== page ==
Know the signs and what to do to help a loved one this Stroke Awareness Month 2021

May is Stroke Awareness Month, so to mark the occasion we have put together a guide to help you identify the signs of a stroke, give you all the information on what you should do and discuss the recovery, rehabilitation and care process for stroke survivors. Every year 100,000 people will have a stroke, meaning there are more than 1.2 million stroke survivors in the UK, according to charity Stroke Association.

Recovery from a stroke will vary for each individual because it affects everyone differently – this is why specialist care and rehabilitation is so important. Rehabilitation starts as soon as possible after a stroke to give the best chance of recovery.

At Good Oaks Home Care, we know this can be a worrying time for you and your loved ones. We can hep provide long and short term live-in and visiting care to help with the recovery process. You can contact us here to book a stroke care assessment.

What is a stroke?

The NHS states that a stroke is a serious life-threatening condition where the blood supply is cut off to part of the brain. They are classed as a medical emergency and if you are concerned that you or a loved one is having a stroke, you should call 999 immediately.

There are two causes of strokes, either a blood vessel in the brain can burst or a blood vessel is obstructed by a blood clot. In either case, the outcome is that blood supply is limited to a part of the brain and damage occurs due to this lack of oxygen and nutrients. Mini strokes can also happen, whereby they last between a few minutes and a few hours, where oxygen supply is temporarily stopped. This can be a waning sign that a stroke can happen so this condition should never be ignored.

How to a prevent stroke?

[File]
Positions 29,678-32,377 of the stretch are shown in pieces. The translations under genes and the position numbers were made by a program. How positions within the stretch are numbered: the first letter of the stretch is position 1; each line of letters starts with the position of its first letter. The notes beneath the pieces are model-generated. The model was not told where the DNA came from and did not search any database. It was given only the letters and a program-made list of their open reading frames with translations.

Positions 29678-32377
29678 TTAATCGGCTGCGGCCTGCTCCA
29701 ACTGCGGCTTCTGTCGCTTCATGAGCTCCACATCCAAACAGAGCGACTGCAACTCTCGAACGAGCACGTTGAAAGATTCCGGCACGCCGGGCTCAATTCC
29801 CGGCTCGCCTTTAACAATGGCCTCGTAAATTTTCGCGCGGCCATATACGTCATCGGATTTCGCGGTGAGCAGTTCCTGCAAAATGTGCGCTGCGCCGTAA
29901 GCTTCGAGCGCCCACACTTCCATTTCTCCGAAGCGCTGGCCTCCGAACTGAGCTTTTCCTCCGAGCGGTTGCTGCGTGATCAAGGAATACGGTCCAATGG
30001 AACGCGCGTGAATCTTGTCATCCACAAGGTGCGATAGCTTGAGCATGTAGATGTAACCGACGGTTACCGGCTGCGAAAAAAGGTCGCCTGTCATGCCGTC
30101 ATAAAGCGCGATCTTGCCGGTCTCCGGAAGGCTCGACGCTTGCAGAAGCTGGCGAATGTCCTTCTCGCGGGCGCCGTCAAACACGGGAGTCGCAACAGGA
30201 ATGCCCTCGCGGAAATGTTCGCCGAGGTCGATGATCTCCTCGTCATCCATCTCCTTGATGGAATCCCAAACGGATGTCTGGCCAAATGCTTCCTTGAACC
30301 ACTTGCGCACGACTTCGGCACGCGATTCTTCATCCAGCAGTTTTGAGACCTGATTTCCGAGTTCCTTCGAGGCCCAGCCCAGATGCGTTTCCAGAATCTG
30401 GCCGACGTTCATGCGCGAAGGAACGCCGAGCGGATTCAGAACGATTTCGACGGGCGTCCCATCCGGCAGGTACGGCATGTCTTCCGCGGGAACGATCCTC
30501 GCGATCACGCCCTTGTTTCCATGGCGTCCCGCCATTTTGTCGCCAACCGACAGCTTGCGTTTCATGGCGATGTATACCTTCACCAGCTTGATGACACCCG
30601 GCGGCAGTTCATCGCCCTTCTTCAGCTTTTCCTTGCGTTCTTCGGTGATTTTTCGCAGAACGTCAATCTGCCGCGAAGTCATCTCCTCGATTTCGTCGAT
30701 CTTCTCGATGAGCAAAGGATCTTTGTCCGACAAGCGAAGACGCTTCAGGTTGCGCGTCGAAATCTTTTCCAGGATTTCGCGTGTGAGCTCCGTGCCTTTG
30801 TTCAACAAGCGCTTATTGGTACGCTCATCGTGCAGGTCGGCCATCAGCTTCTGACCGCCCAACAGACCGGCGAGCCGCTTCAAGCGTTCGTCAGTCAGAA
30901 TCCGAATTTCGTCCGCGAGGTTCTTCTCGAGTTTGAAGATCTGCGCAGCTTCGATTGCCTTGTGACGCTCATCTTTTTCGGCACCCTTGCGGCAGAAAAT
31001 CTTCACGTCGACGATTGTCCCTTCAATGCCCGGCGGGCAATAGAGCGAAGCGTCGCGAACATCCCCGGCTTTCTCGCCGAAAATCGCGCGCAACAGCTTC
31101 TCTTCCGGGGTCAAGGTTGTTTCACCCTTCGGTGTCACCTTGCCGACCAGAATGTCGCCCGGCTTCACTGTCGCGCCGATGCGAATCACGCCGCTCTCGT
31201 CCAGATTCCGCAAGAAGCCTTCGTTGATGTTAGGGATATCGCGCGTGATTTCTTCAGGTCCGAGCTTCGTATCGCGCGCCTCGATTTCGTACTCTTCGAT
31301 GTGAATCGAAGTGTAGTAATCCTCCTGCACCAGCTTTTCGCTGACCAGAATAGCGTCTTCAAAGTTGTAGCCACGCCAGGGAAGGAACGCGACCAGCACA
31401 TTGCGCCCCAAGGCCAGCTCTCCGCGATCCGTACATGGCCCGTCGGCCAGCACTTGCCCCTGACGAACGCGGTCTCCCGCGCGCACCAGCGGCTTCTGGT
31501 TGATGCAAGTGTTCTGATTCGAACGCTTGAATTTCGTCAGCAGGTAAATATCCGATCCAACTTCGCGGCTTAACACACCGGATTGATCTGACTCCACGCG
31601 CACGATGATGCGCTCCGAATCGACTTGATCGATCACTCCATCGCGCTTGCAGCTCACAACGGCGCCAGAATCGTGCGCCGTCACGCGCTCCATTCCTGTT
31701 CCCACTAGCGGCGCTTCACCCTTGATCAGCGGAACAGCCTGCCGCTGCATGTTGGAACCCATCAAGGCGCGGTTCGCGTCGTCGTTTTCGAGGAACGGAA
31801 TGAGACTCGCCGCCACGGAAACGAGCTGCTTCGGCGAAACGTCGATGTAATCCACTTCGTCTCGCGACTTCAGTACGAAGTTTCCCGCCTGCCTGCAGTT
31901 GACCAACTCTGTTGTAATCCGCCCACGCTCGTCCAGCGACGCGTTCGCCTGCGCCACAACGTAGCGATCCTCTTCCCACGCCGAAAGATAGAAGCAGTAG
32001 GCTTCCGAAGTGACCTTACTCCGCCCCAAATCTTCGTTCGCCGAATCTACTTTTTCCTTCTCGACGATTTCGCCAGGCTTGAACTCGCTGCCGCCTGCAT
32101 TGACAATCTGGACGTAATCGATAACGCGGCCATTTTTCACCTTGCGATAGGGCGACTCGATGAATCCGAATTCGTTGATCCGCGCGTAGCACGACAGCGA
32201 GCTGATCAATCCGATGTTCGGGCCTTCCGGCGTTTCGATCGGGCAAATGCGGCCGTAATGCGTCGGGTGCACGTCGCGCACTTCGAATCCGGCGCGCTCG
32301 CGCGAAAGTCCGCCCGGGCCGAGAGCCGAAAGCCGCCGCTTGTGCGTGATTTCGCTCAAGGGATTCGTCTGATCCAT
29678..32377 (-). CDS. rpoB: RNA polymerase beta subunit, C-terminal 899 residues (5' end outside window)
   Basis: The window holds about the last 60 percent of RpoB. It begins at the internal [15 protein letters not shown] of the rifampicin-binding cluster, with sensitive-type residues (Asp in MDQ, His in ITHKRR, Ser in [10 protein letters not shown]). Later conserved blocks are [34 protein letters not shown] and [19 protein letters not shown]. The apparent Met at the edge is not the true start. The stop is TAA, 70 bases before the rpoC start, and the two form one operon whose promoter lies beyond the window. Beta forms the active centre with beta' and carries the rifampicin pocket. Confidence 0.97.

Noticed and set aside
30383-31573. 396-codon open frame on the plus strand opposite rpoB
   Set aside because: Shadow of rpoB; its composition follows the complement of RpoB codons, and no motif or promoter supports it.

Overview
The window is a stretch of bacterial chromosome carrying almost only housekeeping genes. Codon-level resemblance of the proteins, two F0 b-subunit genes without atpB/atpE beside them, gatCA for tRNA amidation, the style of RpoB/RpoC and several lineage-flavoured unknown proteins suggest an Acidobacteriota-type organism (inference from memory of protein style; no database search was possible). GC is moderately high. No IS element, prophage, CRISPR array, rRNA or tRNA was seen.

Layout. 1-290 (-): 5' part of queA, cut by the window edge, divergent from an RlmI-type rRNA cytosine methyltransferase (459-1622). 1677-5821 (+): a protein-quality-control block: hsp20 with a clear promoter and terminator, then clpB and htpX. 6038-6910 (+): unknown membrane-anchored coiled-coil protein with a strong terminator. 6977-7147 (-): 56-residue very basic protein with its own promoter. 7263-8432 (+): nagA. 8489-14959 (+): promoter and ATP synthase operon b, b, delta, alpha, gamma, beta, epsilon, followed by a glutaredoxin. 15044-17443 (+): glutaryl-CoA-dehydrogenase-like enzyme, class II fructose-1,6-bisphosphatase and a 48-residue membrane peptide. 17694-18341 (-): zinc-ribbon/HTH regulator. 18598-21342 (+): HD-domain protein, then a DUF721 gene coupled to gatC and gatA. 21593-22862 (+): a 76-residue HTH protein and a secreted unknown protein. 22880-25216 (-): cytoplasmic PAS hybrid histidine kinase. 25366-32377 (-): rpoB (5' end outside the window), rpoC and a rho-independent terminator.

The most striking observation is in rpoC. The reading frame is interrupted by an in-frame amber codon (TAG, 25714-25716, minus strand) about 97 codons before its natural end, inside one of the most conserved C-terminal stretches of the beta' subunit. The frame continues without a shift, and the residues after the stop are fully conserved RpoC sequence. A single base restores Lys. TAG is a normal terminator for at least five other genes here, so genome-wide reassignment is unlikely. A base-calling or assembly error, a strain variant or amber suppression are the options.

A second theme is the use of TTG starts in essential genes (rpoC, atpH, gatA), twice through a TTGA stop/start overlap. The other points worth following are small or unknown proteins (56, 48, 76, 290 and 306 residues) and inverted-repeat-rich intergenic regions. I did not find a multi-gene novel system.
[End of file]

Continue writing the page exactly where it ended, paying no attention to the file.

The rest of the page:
Strokes are more likely to affect those who are over 55, who are overweight or have high blood pressure. Lifestyle changes can help to reduce the stroke risk. If you are concerned, speak to your GP about changes that can be implemented to try and prevent a stroke.

What are the signs of a stroke?

The NHS reminds everyone to act FAST. This acronym is a really important guide to spotting and reporting a stroke.

Face – Has a person’s face fallen, can they smile? Are they able to move their facial muscles?

Arms – Can the person lift their arms and keep them there?

Speech – Is their speech slurred or are they having trouble communicating?

Time – If the above applies, it’s time to call 999.

Because strokes can affect different parts of the brain that govern different functions, there can be a host of other symptoms including confusion, dizziness, blacking out, loss of balance or ability to stand.

What should I do? Remember FAST

If you think either you or a loved one are experiencing a stroke or mini stroke, do not delay, call 999.

What is the process to recover from a stroke?

Recovery from experiencing a stroke is as varied as the person that survives it, and doctors will work with you to suggest the best possible care plan for you or your loved one. Treatment options include medications to prevent future strokes by reducing blood pressure and clot risks, surgery and rehabilitation specialist help. For example physiotherapy and occupational therapy can help when learning to walk again and will allow you to have greater freedom of movement and independence.

Many people that have a stroke will experience feelings of anger, bewilderment, anxiety and depression. In which case doctors may be able to help by referring you or your loved one to counselling and cognitive behavioural therapy.

What specialist stroke care can Good Oaks Home Care provide?

We realise that having a loved one or experiencing a stroke yourself can be a scary experience. We can provide specialist stroke care in the comfort of your home. We work with you or your loved ones’ doctors and care team to provide care that is tailored to the individual case, as every stroke survivor is different and has different needs.

We can provide short term care for mild stroke or long-term care for severe strokes. After a stroke you or your loved one may have spent time in hospital recovering and so may find cognitive and mobility functions have been impacted when you return home. We can help on their road to recovery. Our after-stroke care teams can help with the psychological impact of a stroke as well, providing a listening ear.

Our services include helping with:

  • Housework
  • Food preparation and help with eating food
  • Assistance with medication
  • Help moving around the home and general mobility
  • Memory games to improve cognitive impairment
  • Help with going to the toilet and continence problems
  • Help getting washed and dressed
  • Helping to repair physiological damage through physiotherapy
  • Help with stroke rehabilitation
  • Helping to reduce any risk of another stroke

For more information about our stroke care work, click here, and to get in touch to find out how we can help in your individual care, contact us here.

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